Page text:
Trends in automotive exports from developing countries
Netherlands-based Centre for the Promotion of Imports from developing countries known as CBI, helps boost exports from developing countries to the European Union – especially small and medium enterprises. One of the sectors where the CBI is active is in the automotive parts industry. According to a CBI report, exports from emerging markets (excl. China and Brazil) increased by 56% between 2007 and 2011. Also major manufacturers started production in countries near to Europe. Major supply countries are Egypt, India, South Africa, Sri Lanka, Thailand, Tunisia and Vietnam.
According to the CBI survey, carried out last year, the most promising national markets in Europe are those which have the most important automotive manufacturers such as Germany, France, Italy and Sweden. Countries in which these major OEMs have set up vehicle assembly plants like Poland, Slovakia, the Czech Republic and Romania are trying to build up a national supplier base, however these countries have shown also an increase in imports of parts and components.
The CBI survey went on to point out that for the aftermarket, three different groups of countries offer opportunities to exporters. The biggest of these markets are Germany, France, the UK and Italy. The East European market such as the Czech Republic, Poland, Slovakia, Romania and Hungary, offer long-term growth and good development potential because of a rapidly increasing car population.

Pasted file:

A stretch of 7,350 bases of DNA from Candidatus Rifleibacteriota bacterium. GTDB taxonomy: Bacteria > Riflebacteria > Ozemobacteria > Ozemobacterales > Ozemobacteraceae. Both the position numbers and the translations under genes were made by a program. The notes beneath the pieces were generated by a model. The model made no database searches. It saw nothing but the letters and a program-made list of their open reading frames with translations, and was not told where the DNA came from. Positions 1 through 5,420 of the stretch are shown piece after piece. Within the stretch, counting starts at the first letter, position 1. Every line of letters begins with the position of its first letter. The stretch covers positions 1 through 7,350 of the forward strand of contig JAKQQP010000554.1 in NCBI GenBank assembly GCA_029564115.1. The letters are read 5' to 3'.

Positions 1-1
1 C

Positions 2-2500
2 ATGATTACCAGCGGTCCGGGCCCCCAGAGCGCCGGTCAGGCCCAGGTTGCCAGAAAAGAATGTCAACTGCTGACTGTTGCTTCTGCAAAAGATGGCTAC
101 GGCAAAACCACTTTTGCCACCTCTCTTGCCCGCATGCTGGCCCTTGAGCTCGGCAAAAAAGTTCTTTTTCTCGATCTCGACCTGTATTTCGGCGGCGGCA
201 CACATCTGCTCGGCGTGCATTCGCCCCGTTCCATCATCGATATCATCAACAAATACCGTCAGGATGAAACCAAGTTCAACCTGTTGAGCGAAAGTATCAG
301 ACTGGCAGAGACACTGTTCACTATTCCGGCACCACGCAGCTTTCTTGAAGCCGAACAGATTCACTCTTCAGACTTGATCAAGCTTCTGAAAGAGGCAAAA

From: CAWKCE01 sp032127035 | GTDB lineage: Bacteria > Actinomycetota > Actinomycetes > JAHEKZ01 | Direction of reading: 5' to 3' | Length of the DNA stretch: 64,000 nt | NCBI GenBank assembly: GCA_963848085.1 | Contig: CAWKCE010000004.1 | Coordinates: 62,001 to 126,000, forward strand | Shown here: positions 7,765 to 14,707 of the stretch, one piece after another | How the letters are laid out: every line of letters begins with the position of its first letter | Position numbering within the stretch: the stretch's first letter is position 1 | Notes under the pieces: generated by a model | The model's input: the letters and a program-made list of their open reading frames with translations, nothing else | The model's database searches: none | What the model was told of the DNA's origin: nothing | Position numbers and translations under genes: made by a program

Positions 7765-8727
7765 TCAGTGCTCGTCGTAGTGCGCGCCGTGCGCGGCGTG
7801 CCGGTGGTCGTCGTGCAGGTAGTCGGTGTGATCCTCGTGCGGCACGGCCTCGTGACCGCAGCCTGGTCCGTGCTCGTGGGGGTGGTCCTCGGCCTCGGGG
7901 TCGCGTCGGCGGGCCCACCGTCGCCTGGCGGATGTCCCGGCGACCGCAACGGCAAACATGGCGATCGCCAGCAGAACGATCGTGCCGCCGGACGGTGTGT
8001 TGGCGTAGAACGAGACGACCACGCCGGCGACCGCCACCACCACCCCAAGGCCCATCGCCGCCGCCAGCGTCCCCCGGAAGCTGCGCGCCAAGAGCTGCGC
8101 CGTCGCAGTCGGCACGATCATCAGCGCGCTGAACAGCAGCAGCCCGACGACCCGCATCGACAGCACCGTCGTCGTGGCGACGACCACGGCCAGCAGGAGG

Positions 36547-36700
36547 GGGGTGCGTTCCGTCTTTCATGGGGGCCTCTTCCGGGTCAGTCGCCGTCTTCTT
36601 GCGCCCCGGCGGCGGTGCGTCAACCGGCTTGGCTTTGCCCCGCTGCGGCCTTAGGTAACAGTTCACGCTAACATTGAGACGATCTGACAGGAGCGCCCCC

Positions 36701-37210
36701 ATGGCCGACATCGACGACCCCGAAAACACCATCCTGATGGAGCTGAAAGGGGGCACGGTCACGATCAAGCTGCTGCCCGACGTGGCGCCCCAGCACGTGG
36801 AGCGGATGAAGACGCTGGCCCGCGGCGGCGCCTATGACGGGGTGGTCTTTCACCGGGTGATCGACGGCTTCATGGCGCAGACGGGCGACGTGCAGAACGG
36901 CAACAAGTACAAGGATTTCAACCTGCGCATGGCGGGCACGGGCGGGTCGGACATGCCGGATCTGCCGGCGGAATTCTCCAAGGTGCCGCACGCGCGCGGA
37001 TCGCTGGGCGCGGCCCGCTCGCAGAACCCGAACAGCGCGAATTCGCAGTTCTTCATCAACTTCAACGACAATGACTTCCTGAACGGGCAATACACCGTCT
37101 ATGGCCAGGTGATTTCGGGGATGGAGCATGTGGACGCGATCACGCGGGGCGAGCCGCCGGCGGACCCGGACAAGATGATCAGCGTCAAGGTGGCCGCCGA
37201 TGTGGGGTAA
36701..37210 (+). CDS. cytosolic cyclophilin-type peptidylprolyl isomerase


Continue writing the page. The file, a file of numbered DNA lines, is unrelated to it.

The CBI helps potential exporters to the EU market to find whether there is demand for their products in the EU. Whether those products fit the taste of the EU consumers, which countries these exporters should focus on. The CBI offers its market research to the potential exporters and then goes on to help with finding out what requirements need to be met for products to be allowed into the EU. Buyer requirements or market access requirements cover legal requirements which are the basis for what products are marketed in the EU. Additional requirements are those that go beyond legislation as companies can go further than legislation in their requirements. The main categories of additional requirements are environmental requirements and social (labor) requirements (Corporate Social responsibility CSR).
The CBI helps potential exporters from developing countries to be able to grapple with different requirements. “Over the last 40 years, we have opened the doors of European trade to thousands of exporters in developing countries. We offer a needs-driven approach to both exporters as well as their business support organizations (BSOs) and governmental authorities. We focus on the link between producing exporters and European buyers. We contribute to strengthening the competitive position of exporters sustainably, assisting them in trading on the European markets,” says a CBI statement. “Our contribution consists of sustainable strengthening of the competitive capacity of SME exporters and producers in developing countries, focusing primarily on European markets.”